Laura McPhee is a Boston-based artist and a professor at the Mass College of Art. In 2003, Laura McPhee was recipient of a grant that took her to the Sawtooth Mountains of central Idaho. Laura spent two years visiting and photographing a part of Idaho called Sawtooth Valley, population: about a hundred. Sawtooth Valley is the kind of place where snow is still on the ground in June, the first kid on the school bus may be the only kid on the school bus for 30 minutes, and 40,000 acres of forest can burn without ever touching a man-made structure.
William Stover (right), assistant curator of contemporary art at the MFA, said when he first saw Ms. McPhee's work, he knew her works must be shown at the MFA. This show is Laura McPhee's first exhibition at the MFA. In fact, it is her first major solo show in a museum anywhere.
The images are big...as big as Kodak's paper will allow. The images are also stunning in detail...as can be when an 8x10 view camera is in skilled hands. The images are full of beauty and emotions, with a leaning toward sadness, but also of hope.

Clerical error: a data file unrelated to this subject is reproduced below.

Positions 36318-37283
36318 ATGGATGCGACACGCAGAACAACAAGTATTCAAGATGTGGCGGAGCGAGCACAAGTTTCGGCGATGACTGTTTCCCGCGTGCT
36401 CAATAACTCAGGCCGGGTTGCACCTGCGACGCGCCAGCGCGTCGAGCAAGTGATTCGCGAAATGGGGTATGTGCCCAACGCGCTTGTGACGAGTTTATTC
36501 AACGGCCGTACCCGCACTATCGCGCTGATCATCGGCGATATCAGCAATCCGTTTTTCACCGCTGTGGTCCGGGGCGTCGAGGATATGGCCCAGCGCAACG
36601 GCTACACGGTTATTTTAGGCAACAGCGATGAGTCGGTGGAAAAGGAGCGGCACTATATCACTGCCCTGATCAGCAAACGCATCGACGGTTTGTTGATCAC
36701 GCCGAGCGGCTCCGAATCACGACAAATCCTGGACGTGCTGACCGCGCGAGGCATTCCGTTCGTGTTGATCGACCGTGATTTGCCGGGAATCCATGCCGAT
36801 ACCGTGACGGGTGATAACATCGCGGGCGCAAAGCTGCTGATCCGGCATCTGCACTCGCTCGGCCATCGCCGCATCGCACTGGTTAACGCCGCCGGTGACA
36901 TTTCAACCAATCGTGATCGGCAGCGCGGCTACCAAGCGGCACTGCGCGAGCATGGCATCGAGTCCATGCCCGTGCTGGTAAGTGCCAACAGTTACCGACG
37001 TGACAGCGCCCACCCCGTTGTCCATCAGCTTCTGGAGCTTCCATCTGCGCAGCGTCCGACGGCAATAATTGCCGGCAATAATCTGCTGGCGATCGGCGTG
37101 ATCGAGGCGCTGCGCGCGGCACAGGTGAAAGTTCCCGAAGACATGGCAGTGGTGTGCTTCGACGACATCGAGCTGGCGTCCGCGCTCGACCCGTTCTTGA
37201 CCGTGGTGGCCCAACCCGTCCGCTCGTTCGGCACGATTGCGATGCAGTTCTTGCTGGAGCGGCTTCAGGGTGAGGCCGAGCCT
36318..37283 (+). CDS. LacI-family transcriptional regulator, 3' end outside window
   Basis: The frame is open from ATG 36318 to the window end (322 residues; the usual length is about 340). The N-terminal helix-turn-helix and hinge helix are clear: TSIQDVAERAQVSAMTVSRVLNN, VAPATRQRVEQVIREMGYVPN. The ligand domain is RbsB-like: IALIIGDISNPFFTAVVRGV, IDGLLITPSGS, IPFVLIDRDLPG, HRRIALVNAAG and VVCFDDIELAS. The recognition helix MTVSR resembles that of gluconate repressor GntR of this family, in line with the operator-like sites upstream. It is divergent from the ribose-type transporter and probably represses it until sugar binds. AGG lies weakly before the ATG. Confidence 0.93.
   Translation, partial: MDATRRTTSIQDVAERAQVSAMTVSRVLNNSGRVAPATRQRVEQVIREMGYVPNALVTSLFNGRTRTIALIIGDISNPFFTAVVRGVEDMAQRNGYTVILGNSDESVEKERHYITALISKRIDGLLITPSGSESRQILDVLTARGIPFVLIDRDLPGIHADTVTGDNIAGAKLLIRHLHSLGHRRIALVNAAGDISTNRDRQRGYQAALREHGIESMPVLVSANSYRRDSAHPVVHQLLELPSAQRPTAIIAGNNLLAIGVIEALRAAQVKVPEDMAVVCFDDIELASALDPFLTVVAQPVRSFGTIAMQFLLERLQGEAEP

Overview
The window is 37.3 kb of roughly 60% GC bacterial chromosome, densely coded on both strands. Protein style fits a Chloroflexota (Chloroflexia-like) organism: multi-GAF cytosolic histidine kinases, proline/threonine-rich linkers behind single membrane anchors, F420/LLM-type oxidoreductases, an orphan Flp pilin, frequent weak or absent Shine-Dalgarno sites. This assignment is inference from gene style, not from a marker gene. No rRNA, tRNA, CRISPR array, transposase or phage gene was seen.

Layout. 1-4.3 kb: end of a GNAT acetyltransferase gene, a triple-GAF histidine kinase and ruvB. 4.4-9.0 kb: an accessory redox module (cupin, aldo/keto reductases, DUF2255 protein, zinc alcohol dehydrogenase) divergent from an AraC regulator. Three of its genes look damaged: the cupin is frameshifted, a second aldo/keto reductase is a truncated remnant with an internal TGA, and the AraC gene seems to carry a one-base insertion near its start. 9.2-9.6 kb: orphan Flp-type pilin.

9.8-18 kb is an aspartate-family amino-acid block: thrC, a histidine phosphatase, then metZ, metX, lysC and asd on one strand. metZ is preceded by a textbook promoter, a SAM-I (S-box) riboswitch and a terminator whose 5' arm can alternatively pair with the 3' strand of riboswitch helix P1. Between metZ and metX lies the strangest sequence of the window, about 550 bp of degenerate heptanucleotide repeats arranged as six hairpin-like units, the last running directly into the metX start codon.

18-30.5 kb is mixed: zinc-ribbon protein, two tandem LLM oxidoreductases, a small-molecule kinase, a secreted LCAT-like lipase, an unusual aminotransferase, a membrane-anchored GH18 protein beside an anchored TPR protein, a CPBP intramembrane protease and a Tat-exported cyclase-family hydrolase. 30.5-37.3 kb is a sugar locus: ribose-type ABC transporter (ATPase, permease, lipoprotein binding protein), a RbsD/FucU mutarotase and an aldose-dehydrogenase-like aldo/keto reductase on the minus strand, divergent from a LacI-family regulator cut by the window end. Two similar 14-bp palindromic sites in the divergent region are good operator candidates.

In the photograph above, what appears to be a woman out in a field at day break is actually a biologist gathering data. She still in her nightgonw, in her front yard, taking early morning readings of radio-collared wolves. The wolves, once hunted almost to extinction, have been making steady progress in being reintroduced to this land. The number of wolves in this area is now a point of contention with some of the residents. This is exactly the kind of "tension" one finds in many of the back stories of the images in this exhibit.
The best way to enjoy this exhibit is to take two passes at the images. First, just look at the images, don't read the titles. Enjoy their scale and their composition. Let them evoke whatever notions/emotions you have about "big sky" country.
Then, go through the exhibit again, and this time look at them in more detail. The viewer may be startled to find out what the image really is.
What may first appear to be a beautiful mist on a mountain lake is actually a cyanide evaporation pool from a mining operation. What looks like a hunter waiting for his prey is actually a biologist waiting to tranquilize a wolf so he can put on the radio-tracking collar.
Many of the images in this 40-piece exhibition offer the same contradiction of reality.
We highly encourage you to go see this exhibit when you are in Boston. Read the titles carefully; you may be very surprised at what you are really looking at.